Imagine the most frigid weather you've ever endured (you in the Sun Belt, think ski trip blizzards), divide those temperatures by half, and you've barely gotten to summer in northern Siberia. Now, try to conceive of the effort it would take to dig deep into ground that hasn't thawed since the Ice Age.
Combine those two things, and you've only begun to glimpse the herculean task set before the team that decided to unearth the remains of a woolly mammoth embedded in 26 tons of permafrost 477 miles north of the Arctic Circle.
This is the feat that is chronicled in the documentary, Raising the Mammoth (Discovery Channel, Sunday, March 12, 8-10 p.m.). Set to air in 146 countries and 23 languages, the program documents the historic work of a team of scientists who in October 1999 recovered a 23,000-year-old mammoth and moved it frozen - and intact - to a research site.
The creature's nine-foot tusks were key to locating it in the frozen expanse of northern Russia. "The Dolgans, the native people of the Taimyr Peninsula, found the mammoth tusks," says Dick Mol, a mammoth specialist who heads the team of researchers who will start work on the mammoth carcass in April.
The ivory was a high-priced commodity, which the nomads wished to sell. This attracted the attention of French researcher Bernard Buigues, who had been working in the region for 10 years.
"When something interesting happens," he says of the Dolgans, whose region is populated by roughly 60,000 people, "or when they find something and don't know what to do, they contact me."
Besides being a treasure trove of archaeological and biological artifacts (beyond the animal carcass, green plant life from 20 millennia ago was retrieved), the recovery of such a well-preserved specimen has raised a more controversial proposition, namely, the possibility of cloning an ancient and extinct species.
The team of scientists set to work on the animal say they intend to explore that possibility.
"Why clone a mammoth?" asks paleontologist Larry Agenbroad, who served as a scientific and geological consultant on the expedition. "I say, 'Why not?' " He points to modern-day programs of reintroducing and protecting endangered species such as the grizzly bear as a model.
"I don't see any real difference between bringing back grizzly bears and wolves and the possibility of bringing back a mammoth clone," he says. The show is worth tuning in both for the excitement of the dig as well as the provocative new possibilities it proposes.
The preservation of the modern-day family takes center stage in Going Home (CBS, Sunday, March 12, 9-11 p.m.). Starring Jason Robards as a cantankerous former school principal, the drama explores the social phenomenon known as "the age wave."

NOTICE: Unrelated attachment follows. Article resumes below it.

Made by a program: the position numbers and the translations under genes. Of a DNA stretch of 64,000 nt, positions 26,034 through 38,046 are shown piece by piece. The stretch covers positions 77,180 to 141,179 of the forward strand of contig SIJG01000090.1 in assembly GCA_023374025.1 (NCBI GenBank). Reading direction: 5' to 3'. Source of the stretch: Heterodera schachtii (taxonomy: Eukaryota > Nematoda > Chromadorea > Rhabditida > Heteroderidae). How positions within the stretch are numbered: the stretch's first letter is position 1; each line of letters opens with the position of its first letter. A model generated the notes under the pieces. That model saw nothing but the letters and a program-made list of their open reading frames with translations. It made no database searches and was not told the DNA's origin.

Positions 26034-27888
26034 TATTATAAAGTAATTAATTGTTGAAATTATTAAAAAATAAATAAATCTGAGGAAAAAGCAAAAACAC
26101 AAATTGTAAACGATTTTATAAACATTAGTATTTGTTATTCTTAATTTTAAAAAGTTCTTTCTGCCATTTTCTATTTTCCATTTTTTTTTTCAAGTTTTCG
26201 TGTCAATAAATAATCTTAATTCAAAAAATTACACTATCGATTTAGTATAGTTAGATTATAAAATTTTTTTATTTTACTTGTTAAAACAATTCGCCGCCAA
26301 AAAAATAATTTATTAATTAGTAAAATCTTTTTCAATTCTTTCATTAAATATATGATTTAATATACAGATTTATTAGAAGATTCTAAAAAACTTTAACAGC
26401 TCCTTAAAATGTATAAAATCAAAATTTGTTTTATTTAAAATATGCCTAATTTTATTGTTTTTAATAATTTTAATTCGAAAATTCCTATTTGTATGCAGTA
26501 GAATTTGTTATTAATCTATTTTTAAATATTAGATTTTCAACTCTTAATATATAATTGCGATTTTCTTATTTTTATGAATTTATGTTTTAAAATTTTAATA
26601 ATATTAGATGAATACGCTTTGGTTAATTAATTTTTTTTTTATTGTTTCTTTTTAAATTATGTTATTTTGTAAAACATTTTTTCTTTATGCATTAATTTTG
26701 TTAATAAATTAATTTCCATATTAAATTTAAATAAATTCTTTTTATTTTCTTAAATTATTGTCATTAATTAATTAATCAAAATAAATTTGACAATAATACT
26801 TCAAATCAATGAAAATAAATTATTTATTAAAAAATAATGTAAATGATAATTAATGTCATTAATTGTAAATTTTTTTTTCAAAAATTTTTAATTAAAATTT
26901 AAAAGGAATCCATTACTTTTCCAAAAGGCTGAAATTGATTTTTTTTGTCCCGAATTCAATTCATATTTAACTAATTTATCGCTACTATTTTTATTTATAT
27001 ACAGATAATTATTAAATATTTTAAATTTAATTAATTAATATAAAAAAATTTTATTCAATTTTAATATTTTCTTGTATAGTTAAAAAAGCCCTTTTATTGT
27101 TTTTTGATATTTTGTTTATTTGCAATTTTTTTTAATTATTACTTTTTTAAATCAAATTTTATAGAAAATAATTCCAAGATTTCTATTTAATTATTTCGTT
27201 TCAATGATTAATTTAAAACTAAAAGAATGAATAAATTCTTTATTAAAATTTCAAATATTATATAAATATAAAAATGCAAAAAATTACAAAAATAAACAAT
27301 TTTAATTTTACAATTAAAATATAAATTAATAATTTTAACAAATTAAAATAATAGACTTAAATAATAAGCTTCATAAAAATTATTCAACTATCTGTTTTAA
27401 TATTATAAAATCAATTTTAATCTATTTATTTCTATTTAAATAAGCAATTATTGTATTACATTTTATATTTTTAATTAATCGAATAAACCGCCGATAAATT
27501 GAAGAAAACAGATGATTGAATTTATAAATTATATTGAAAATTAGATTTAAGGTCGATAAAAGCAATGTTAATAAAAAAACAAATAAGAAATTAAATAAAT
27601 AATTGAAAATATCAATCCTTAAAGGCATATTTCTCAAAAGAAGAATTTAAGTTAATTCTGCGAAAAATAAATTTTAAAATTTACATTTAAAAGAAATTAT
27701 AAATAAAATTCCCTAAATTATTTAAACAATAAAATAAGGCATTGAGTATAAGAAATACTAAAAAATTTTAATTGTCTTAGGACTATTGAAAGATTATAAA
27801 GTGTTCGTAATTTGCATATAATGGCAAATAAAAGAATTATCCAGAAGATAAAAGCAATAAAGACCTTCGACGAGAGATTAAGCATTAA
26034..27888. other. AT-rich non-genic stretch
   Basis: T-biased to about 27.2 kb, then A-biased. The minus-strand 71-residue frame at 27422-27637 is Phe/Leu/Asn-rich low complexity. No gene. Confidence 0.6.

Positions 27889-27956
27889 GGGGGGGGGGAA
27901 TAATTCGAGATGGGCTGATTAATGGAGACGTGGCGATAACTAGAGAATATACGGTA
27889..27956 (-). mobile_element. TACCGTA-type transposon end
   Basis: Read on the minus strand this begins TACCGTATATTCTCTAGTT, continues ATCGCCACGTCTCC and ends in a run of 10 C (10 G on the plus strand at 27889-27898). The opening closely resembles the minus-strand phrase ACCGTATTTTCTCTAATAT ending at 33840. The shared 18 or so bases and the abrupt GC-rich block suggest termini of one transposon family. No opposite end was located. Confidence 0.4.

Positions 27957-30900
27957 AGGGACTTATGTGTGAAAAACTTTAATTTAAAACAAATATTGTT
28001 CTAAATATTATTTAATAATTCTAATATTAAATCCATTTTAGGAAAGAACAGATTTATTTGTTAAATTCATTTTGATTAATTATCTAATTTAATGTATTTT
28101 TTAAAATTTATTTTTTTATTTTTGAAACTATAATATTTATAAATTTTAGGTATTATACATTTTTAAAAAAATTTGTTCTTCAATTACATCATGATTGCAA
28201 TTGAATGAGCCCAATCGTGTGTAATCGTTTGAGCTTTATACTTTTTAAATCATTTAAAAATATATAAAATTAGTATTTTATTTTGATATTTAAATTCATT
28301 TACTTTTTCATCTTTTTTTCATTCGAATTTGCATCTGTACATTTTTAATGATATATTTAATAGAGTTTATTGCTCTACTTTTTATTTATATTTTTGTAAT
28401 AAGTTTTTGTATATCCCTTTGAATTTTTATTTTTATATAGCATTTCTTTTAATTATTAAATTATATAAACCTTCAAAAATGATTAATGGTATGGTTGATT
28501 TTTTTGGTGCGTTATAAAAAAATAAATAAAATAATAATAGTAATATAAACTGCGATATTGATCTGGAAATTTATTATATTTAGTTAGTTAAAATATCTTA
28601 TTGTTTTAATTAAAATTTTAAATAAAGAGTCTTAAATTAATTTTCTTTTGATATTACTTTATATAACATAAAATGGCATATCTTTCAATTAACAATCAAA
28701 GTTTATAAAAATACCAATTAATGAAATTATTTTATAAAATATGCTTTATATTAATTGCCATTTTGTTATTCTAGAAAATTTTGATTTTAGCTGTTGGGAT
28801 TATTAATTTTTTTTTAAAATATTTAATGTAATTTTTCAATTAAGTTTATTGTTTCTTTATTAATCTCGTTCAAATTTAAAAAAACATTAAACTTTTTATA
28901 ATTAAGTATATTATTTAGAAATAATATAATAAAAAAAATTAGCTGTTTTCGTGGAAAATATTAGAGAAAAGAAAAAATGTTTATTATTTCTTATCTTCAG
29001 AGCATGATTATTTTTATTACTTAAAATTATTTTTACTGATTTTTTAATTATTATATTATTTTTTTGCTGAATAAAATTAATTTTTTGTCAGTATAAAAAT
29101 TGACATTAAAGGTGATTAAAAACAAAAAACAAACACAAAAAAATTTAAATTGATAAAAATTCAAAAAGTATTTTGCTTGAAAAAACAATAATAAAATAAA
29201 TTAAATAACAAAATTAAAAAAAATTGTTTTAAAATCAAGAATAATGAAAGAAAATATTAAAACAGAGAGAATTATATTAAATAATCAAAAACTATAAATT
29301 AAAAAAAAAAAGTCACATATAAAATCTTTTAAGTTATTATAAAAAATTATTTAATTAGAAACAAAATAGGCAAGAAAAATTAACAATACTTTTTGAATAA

"It deals with the dilemma we all face," Mr. Robards says, "of what to do with older people in our lives. In this society, we seem to just take the older people and put them away somewhere."
"The thing that we all stand on and whether we stand tall or not, is our roots," says Beth Polson, producer of the CBS drama. "We're the world that has stepped out of that responsibility."
When the father of the prolific documentary maker and television producer fell ill, Ms. Polson says she faced what promises to be the hot-button issue of the baby-boom generation - caring for elderly parents while maintaining a career and family in a different state or even a different country. She had to make the decision to sacrifice her own career and tend to what she calls the foundation of her life. It was the best decision of her life, she says.
"In Oriental cultures, it's an honor to care for older people, and I have to say that in the last five years of his life, my father taught me more than I'd learned my whole life about the kind of dignity and devotion to family that matters. He never put himself first, no matter how sick he got."
The drama depicts the anguished canvassing of rest homes for a father who can no longer care for himself. For the real-life Polson, nursing homes were not an option.
"When my dad was in the hospital, they sent social workers who said to put him in a rest home," she recalls. "That wasn't a possibility. I truly believe we have responsibility for our older people." She remembers inspecting the most expensive nursing homes for her own parent. "They're not caretaking," she says, "they're maintenance. I could not allow my dad in that as long as I had a breath in my body."
Polson says this crisis of the baby-boom generation will not be solved easily.
"We're the most educated, the most fit, the most aware generation ever," she says. "We have taken care of everything to do with the mind and body, and we've neglected the spirit. We come up short in matters of the spirit, and the biggest things in our life turn out to be matters of the spirit."
(c) Copyright 2000. The Christian Science Publishing Society